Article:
National Geographic : 1948 Apr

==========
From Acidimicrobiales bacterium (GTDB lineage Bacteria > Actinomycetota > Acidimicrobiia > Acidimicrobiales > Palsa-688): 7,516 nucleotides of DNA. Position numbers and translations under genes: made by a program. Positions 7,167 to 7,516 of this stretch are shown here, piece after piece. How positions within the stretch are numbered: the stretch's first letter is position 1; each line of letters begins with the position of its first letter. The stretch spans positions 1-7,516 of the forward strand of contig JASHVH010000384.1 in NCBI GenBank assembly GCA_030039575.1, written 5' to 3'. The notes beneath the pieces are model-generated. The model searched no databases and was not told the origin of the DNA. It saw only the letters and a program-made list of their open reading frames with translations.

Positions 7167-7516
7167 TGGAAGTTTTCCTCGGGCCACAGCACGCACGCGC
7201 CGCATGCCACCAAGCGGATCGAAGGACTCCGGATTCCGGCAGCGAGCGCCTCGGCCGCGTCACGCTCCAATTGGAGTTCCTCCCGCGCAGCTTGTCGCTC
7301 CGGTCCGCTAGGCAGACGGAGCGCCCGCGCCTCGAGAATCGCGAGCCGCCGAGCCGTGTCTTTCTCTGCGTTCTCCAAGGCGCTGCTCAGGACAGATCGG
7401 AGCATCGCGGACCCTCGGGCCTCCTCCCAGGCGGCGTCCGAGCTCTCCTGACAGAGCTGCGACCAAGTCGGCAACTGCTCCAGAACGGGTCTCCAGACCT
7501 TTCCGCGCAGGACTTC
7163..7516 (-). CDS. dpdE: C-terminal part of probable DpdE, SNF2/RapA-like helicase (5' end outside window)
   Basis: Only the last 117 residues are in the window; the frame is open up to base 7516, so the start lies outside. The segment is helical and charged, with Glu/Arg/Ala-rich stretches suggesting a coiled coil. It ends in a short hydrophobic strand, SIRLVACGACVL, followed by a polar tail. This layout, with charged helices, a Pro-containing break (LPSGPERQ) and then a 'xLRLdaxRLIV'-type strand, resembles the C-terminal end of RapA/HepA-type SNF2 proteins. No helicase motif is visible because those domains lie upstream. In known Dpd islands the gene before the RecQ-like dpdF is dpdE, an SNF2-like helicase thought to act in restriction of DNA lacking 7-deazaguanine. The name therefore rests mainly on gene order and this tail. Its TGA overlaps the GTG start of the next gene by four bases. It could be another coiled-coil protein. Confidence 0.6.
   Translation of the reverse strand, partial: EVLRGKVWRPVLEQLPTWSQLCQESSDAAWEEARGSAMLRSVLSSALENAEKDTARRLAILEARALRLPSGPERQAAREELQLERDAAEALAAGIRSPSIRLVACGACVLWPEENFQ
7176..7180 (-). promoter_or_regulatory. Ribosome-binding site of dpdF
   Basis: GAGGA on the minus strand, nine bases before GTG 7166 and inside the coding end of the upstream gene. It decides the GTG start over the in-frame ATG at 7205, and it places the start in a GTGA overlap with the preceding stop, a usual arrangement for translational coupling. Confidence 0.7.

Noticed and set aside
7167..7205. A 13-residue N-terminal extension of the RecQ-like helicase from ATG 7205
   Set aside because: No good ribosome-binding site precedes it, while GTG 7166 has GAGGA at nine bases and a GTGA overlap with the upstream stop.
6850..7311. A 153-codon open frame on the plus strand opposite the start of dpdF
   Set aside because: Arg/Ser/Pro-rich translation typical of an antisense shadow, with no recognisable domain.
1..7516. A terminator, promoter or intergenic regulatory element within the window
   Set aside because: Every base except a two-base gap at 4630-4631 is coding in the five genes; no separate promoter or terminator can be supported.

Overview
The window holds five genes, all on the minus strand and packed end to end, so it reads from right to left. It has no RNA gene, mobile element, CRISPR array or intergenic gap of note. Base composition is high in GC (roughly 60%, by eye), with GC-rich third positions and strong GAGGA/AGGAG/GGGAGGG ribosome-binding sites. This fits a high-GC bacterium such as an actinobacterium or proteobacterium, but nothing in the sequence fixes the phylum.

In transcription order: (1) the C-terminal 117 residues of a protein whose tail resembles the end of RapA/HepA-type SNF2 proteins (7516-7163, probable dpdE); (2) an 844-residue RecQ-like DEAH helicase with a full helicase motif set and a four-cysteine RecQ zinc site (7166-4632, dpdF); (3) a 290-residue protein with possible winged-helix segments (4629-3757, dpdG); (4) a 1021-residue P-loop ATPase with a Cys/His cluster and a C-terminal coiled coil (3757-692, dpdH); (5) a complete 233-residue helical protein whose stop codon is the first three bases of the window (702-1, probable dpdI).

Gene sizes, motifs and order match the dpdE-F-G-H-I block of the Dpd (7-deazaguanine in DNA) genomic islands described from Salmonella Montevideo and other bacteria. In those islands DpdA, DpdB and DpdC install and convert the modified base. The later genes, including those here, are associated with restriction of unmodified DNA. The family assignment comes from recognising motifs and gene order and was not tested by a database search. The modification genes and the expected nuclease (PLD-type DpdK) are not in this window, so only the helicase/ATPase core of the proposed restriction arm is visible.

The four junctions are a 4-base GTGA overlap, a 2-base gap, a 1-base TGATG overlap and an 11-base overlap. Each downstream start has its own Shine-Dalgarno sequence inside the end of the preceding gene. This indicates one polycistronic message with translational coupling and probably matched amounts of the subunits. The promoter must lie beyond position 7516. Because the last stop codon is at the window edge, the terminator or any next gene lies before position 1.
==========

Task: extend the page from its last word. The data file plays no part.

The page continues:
In Search of Arabia's Past BY PETER BRUCE CORNWALL* TODAY no other part of Saudi Arabia's desert kingdom is so progressive, so Westernized, and of such immediate world importance as the Province of Hasa, a long, narrow strip of bleak land bordering the Persian Gulf. Under its rocky surface American engineers have tapped an immense oil deposit at Dam mam Dome and have also proved three other rich fields.t Some 4,000 Americans are now living in Hasa. A great refinery has been set up at Ras-at-Tannura (Plate X). Cottages, club houses, even a swimming pool, have been constructed. A network of roads carries hundreds of trucks and motorcars, necessary to the work ing of this expanding industry, which is bring ing wealth to Arabians and much-needed oil to Europe and America. But all of this growth is recent. One hot day in September, 1933, American geologists came ashore and set up a small camp, headquarters for exploration that soon brought about one of the greatest oil develop ments in history. Before that time Hasa was a secluded, for gotten land. A few Europeans had passed through on camels, a few others had landed briefly. Yet the history and topography of Hasa were little known. And no one knew what archeological treasures the region might possess (map, page 495). As they went about their work, American oilmen came upon many thousands of round burial mounds. They picked up coins, beads, fragments of bronze weapons; they heard of statues and inscriptions, and saw evidences of many old, contrasting civilizations. First to Delve into Hasa's Antiquities In late 1940, I was suddenly given the rare opportunity to begin exploring Hasa. Thus I became the first archeologist to record its antiquities. Crossing the Pacific and Asia by air, I arrived at oil-rich Bahrein Island only a few days after it had been bombed by Italian aviators in a daring attempt to knock out the island's great oil refinery. It was an odd time for a scientist to appear in the Persian Gulf. But the Bahrein authori ties proved sympathetic, and before crossing to the mainland I commenced work by open ing a number of the island's famous burial mounds. These round tumuli may number close to 50,000. They cover much of the northern quarter of Bahrein and range in height from a few feet to 82 feet. The largest, some 100 feet in diameter at the base, look like small pyramids. Since American geologists reported that many acres of ground on the near-by Arabian mainland were covered with similar tumuli, it seemed possible that the mounds in both localities were relics of the same people. The Bahrein Government generously put at my disposal an overseer with a gang of laborers to handle the pick and basket work. They were cheerful, willing men, often en couraging each other by shouts of "Yallah!" (O God!), or joining in a droning chant. This custom of singing while at work is common in Arab lands, and Bahreini boatmen of the Shiite sect use for a chant the names of the grandsons of the Prophet, "Husain!" with a rising tone, "Hasan!" with a falling one. Rings and Make-up Kits of Long Ago I soon discovered that although most Bah rein tumuli belonged to the Bronze Age, at the northern end of the island were a few score elongated mounds dating from the Per sian period and later. In these I came upon plaster and rock cists containing skeletons, clay bowls, bronze finger rings, necklaces of beads, little make-up pots for women, and small alabaster jars. And just under the surface of a street in Manama, Bahrein's chief town, I uncovered a strange council chamber holding nine seats in a circle (page 515). The seats are un-Arab in appearance.and seem to reflect Greek or Roman influence. The mystic number nine enjoyed special vene ration in classical days. Who doesn't recall the nine Muses, or Lars Porsena's oath "by the nine gods"? After more than a month's digging I crossed the shallow strait that separates Bahrein Island from Hasa. Then, with headquarters at Dhahran, the oil company's comfortable air-conditioned settlement, I set about making * Dr. Cornwall has specialized at Oxford and Har vard Universities in Arabian history and archeology. His field work in Saudi Arabia was under the auspices of Standard Oil Company of California, the Univer sity of California, and Harvard University. t See in the NATIONAL GEOGRAPHIC MAGAZINE, "Guest in Saudi Arabia," by Maynard Owen Williams, October, 1945, and "Bahrein: Port of Pearls and Petroleum," by Dr. Williams, February, 1946.